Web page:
Our Trip to Peru: Sacred Valley, Cusco, and Lima Days 5-7

Waking up the next morning after getting to cross off one of your major bucket list items sure does feel good. However, waking up after walking for miles up and down uneven stone steps made by the Incas hundreds of years ago sure does hurt too! Jason and I were so ridiculously sore the next day we were pretty much waddling instead of walking.  Not only were we sore, we were so sun burnt! Our bodies were tired and weary but we still had one more thing to see before we left the Sacred Valley and that was the Archaeological Park in Ollantaytambo, the town we were staying in.

I will be completely honest here and say that we didn't spend as much time here as we originally anticipated.  We were seriously beat so we cut it short and found ourselves a colectivo and got our ride back to Cusco.  We got dropped off at a plaza not too far from our hotel, but we were so tired, we got ourselves lost - seriously going up and down the same street the hotel was on! We needed naps.  After we settled into our room and rested a bit, we had to go back out for our last night in Cusco and grab a few souvenirs for family and say goodbye to this amazing city.  

Next morning we were refreshed and ready to fly out to Lima and spend the day exploring Peru's capital city.  Avianca Airlines, however, thought we might enjoy spending most of our day at the airport instead! Our domestic flight was delayed and we didn't leave Cusco for about 4 hours later.  Nobody was happy about the situation, but I was just glad we didn't have to catch our flight home that day.  

Once we finally made it to Lima, we got an Uber and made our way to our hotel in the Mira Flores district.  At this point, it was mid afternoon and we didn't have much time for sight seeing.  We ended up checking in to our hotel and simply grabbing some appetizers and drinks at a restaurant in the nearby Larcomar Shopping Center.  The shopping center was right on a cliff overlooking the water and had tons of American stores, like Gap, Victorias Secret, and restaurants like Chilis.  It felt like we were at an outdoor mall in Miami! We walked around there a bit after we ate and then walked some more around town.  We ate at a Chinese restaurant, which is popular in Peru and called Chifa, fusing both Peruvian and Chinese ingredients and traditions.  

We arranged an Uber to take us to the airport the next morning and off we were to make our way back home.  At this point, we were pretty exhausted from all the traveling and ready to sleep in our beds and enjoy the first world comforts we take for granted, such as clean water and toilet paper!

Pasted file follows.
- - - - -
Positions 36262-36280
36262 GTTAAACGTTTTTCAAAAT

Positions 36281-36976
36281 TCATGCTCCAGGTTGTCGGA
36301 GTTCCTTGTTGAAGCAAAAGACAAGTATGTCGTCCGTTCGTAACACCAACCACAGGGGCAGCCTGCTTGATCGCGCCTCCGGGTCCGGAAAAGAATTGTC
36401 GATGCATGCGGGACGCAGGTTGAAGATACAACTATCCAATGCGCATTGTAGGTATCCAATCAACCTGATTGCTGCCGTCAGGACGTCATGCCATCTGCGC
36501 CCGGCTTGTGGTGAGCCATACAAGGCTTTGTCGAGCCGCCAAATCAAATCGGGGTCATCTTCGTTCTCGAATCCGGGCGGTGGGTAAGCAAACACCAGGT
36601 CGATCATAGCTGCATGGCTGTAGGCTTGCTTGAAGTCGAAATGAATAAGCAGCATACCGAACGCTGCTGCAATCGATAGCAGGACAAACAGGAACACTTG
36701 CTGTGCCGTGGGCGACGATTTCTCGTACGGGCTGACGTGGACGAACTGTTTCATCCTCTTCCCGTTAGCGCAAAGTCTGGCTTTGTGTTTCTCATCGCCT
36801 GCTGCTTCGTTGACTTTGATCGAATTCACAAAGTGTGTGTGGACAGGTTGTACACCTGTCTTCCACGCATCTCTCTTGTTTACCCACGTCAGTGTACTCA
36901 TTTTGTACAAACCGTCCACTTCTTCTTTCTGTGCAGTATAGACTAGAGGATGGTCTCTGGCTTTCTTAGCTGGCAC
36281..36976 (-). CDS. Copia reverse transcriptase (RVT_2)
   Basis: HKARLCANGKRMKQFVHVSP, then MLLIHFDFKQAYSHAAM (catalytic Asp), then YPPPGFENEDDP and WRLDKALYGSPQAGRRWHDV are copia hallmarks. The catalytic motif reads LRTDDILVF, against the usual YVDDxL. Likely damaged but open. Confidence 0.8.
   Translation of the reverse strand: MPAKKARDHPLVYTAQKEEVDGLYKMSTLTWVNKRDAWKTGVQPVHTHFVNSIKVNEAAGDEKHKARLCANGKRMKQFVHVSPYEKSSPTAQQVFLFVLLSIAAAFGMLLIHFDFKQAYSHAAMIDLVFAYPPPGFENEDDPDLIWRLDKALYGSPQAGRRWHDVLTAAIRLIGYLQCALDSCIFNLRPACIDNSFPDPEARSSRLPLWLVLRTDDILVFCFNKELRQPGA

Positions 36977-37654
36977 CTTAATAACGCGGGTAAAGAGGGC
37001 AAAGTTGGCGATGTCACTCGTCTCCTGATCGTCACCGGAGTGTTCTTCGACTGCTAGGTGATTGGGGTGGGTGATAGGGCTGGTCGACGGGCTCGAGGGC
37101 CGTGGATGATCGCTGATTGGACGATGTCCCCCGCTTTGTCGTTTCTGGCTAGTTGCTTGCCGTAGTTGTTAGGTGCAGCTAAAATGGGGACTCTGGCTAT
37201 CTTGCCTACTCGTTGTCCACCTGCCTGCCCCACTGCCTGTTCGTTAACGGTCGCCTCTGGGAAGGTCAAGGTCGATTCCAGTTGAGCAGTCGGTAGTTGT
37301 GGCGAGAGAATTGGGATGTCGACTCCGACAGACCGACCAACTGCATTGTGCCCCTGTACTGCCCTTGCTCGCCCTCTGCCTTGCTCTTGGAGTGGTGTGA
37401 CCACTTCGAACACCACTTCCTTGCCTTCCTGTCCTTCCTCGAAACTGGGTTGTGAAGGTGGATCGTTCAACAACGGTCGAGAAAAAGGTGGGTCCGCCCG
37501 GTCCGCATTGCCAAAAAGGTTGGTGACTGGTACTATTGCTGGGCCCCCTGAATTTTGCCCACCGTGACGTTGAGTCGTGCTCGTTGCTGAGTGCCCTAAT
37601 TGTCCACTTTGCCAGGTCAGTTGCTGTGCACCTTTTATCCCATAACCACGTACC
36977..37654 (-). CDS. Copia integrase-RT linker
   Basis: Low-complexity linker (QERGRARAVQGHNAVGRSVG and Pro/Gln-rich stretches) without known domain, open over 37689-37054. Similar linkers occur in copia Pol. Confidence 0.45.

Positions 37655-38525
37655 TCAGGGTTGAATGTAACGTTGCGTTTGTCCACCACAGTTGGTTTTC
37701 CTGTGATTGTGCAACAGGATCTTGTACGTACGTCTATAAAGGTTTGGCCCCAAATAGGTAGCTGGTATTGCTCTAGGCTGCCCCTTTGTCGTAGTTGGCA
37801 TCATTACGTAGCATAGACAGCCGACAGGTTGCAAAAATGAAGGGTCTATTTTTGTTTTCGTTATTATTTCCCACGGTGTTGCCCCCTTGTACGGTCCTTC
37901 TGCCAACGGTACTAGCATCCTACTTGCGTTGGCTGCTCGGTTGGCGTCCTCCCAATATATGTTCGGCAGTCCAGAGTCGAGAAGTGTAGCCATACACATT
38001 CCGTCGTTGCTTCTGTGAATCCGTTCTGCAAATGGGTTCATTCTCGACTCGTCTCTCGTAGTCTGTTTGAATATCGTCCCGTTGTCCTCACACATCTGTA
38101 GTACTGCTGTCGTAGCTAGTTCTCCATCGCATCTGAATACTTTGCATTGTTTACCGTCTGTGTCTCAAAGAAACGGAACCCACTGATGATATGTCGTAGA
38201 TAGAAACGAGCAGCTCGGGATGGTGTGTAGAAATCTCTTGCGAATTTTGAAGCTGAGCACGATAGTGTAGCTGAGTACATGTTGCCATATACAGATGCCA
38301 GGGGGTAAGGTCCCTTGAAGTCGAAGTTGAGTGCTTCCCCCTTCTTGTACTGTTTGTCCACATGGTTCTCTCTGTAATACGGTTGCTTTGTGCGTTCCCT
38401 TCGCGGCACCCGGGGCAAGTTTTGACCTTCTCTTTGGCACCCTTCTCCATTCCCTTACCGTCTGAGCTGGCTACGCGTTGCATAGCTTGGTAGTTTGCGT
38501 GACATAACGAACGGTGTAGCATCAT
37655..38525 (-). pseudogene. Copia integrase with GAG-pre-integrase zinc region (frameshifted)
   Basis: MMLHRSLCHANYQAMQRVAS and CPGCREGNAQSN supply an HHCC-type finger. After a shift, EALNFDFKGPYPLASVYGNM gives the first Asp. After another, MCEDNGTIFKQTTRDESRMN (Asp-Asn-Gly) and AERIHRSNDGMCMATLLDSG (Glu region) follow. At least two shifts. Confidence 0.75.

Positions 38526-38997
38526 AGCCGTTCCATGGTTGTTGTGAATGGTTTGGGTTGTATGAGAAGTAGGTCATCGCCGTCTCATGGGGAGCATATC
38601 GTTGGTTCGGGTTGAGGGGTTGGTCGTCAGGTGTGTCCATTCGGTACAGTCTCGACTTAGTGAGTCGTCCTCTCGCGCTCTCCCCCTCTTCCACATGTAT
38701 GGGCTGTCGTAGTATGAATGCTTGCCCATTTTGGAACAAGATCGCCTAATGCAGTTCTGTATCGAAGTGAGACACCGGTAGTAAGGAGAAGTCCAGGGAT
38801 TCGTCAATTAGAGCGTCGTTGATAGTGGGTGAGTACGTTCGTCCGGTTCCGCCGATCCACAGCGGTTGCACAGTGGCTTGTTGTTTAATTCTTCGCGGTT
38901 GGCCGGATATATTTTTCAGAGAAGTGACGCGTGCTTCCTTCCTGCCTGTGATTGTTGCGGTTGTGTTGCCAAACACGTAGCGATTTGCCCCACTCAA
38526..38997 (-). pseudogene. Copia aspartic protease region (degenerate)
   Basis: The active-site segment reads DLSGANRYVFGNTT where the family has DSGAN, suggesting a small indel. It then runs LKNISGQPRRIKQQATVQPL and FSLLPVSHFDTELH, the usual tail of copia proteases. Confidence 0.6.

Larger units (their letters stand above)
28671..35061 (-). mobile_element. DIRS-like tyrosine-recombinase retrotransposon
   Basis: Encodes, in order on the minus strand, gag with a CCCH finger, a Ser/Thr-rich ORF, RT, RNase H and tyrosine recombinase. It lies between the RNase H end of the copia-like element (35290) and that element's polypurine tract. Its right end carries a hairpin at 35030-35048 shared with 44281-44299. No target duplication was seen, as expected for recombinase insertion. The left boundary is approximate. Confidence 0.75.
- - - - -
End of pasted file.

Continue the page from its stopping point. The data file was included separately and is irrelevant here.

Thanks for sticking around and ready all about our adventures in Peru!  In the coming months I plan on sharing a few useful tips on planning your own Peruvian trip, like the best time to see Machu Picchu, transportation, and must-haves. Let me know if there's something specific you'd like me to share and I'll be sure to do so! 

The best greeting from our little one when we got home! 

The best greeting from our little one when we got home! 

Our Trip to Peru: Machu Picchu Day 4

After 3 flights and a bus trip, the day we'd been waiting for was finally here.  But...not quite.  We still had a train ride across the valley and then a bus trip up the mountain before we got to see Machu Picchu.  We had purchased the first train out of Ollantaytambo so it was another early day for us. Our hotel was a little less than a mile from the train station, so we just walked there.  It was a nice & quick downhill walk :) 

The train ride was perfect. We booked the Vista Dome on PeruRail and it offered some really great views along the way.  They also provided drinks (coffee, tea, water, juice) and a snack ( it was a sweet quinoa pastry).  It all helped pass the time nicely.  As soon as we got to Aguas Calientes, or I believe now they are calling it Machu Picchu Pueblo, it was time to get our bus ticket.  There was a long line for the busses already when we got there and it was not moving quickly.  We assumed this was the line for the tickets but then we realized that was a different line.  OOPSY!  So, I just stayed in that line while Jason went to the ticket booth to get the actual tickets.  Our little mistake saved us about 30 minutes, though ;) 

I was nervous that I would get motion sickness on the bus, but we got lucky and were the first ones on the bus so we picked seats right in front and I got the window seat too.  The ride is about half an hour or so and it is straight up and up these narrow switchback roads.  I only looked down once and it was enough to make my stomach drop, so I just looked straight ahead and hoped this wasn't our driver's first day! Finally we make it up to the entrance and there's not much to see but more tourists.  I knew there were no restrooms once passed the gate to Mach Picchu so I made sure to go! Another tip, make sure you take your passport, not only will you need it to get in to the citadel along with your tickets, there's also a stand where you can stamp your passport with a souvenir MP stamp :) BONUS!! Last minute, I decided to purchased a small book with a map highlighting the sights and giving tid bits about the various sections to Machu Picchu.  It was just the right amount of information for us without being overwhelming.